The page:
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J Cannabis Ther 2001(3/4):005-16

Antiemetic and Appetite Stimulant

Therapeutic Cannabis (Marijuana) as an Antiemetic and Appetite Stimulant in Persons with Acquired Immunodeficiency Syndrome (AIDS)

Author
R.E. Bayer

Abstract
Acquired immunodeficiency syndrome (AIDS) is a common cause of death among young adults in the USA. AIDS wasting syndrome is the most common clinical presentation of AIDS. Antiretroviral drug therapy has improved the prognosis of persons with AIDS, but also contributed side effects, particularly nausea and anorexia. Case reports demonstrate persons with AIDS use cannabis as medicine to control nausea, anorexia, and pain, while noting improved mood. Recent clinical research comparing smoked cannabis to oral dronabinol (synthetic THC or Marinol ) demonstrates no immune dysfunction in persons using cannabinoids and positive weight gain when cannabinoids are compared to placebo. Harm reduction research indicates that heating cannabis to temperatures well below combustion ("vaporization") yields active cannabinoids and a significant reduction or elimination of toxics (benzene, toluene, naphthalene, carbon monoxide, and tars) commonly found in smoked cannabis. More research is indicated but vaporizers appear to substantially reduce what is widely perceived as the leading health risk of cannabis, namely respiratory damage from smoking. In spite of a need for more rigorous scientifically controlled research, an increasing number of persons with AIDS are using cannabis to control nausea, increase appetite, promote weight gain, decrease pain, and improve mood.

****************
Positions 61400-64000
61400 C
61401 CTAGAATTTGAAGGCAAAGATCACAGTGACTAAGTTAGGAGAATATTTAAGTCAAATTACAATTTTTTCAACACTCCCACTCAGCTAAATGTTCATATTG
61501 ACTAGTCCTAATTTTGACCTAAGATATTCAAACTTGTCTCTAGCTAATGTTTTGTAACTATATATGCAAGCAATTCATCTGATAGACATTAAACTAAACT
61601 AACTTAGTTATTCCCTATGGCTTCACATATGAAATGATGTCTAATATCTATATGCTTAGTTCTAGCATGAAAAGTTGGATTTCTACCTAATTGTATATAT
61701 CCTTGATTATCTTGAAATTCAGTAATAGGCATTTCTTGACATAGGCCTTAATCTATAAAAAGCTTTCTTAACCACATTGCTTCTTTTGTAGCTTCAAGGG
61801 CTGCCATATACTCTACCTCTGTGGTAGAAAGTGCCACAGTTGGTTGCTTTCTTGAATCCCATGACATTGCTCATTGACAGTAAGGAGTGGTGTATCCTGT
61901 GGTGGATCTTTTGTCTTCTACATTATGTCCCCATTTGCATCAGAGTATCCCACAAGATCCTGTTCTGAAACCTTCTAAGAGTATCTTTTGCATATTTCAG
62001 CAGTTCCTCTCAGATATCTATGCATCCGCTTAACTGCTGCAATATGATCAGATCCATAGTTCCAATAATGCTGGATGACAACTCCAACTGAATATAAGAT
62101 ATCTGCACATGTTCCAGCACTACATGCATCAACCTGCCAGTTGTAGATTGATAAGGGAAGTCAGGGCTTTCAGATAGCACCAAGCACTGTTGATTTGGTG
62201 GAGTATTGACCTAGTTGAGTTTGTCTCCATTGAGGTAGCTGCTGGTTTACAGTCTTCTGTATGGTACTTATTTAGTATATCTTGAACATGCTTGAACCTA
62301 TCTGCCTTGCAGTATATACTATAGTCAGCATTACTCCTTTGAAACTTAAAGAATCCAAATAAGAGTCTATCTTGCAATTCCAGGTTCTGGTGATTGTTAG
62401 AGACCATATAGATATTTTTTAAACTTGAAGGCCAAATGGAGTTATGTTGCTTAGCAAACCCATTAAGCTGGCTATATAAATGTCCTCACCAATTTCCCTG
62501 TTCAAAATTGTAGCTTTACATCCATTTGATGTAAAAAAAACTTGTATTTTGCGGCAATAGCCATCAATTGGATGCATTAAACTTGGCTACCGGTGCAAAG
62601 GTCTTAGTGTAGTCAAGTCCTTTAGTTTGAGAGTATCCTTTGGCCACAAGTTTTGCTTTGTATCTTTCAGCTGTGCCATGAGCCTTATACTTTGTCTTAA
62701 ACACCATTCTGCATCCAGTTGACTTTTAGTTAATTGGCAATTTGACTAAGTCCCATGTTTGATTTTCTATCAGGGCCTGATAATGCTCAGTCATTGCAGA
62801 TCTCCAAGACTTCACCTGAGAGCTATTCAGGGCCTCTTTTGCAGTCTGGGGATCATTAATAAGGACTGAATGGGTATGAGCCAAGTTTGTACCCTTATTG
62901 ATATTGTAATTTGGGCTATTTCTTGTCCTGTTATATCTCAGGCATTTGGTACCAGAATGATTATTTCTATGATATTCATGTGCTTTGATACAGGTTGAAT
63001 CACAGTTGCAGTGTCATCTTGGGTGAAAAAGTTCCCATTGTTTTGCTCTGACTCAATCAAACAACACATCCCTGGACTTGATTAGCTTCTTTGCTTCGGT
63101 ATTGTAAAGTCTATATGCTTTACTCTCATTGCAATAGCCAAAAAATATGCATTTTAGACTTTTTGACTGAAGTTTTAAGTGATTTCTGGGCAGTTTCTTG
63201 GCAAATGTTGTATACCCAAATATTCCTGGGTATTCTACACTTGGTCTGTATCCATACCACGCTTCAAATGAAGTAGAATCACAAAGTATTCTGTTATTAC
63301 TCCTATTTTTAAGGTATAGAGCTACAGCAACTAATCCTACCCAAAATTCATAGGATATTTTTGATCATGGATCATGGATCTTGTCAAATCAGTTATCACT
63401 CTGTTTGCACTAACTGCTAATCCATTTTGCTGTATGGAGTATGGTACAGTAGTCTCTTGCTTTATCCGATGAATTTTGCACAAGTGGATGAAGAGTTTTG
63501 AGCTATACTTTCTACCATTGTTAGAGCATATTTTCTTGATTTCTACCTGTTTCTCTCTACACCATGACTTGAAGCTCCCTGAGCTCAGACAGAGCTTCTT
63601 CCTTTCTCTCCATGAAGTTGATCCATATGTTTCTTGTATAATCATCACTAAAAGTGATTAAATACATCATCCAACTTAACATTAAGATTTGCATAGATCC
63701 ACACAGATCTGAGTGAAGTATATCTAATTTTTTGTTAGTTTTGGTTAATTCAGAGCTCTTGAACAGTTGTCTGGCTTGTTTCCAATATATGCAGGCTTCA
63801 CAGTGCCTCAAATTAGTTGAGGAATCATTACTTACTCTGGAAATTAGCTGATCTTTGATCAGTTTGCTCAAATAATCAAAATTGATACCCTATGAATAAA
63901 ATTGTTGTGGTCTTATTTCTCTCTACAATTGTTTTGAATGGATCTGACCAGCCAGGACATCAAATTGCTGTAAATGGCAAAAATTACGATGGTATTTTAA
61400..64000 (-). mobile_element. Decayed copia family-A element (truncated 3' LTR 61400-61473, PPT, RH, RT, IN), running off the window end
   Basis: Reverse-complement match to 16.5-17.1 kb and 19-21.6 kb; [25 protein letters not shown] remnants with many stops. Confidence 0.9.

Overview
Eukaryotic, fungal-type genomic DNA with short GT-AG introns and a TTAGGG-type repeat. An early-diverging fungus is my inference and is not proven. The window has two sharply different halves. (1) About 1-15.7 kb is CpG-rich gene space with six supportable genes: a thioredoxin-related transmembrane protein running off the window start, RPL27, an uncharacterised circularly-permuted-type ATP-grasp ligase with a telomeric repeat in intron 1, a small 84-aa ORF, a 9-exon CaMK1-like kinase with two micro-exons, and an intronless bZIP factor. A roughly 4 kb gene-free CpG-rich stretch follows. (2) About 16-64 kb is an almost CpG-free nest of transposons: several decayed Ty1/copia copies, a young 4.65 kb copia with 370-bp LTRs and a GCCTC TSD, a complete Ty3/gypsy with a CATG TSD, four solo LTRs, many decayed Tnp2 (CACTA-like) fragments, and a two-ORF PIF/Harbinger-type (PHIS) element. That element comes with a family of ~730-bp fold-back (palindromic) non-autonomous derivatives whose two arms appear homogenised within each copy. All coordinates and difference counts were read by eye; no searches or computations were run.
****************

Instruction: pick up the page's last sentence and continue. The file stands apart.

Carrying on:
Keywords
Cannabis, marijuana, dronabinol, THC, Marinol , AIDS, HIV, harm reduction, immunodeficiency, vaporization, vaporizer, wasting, anorexia, nausea, appetite, pain

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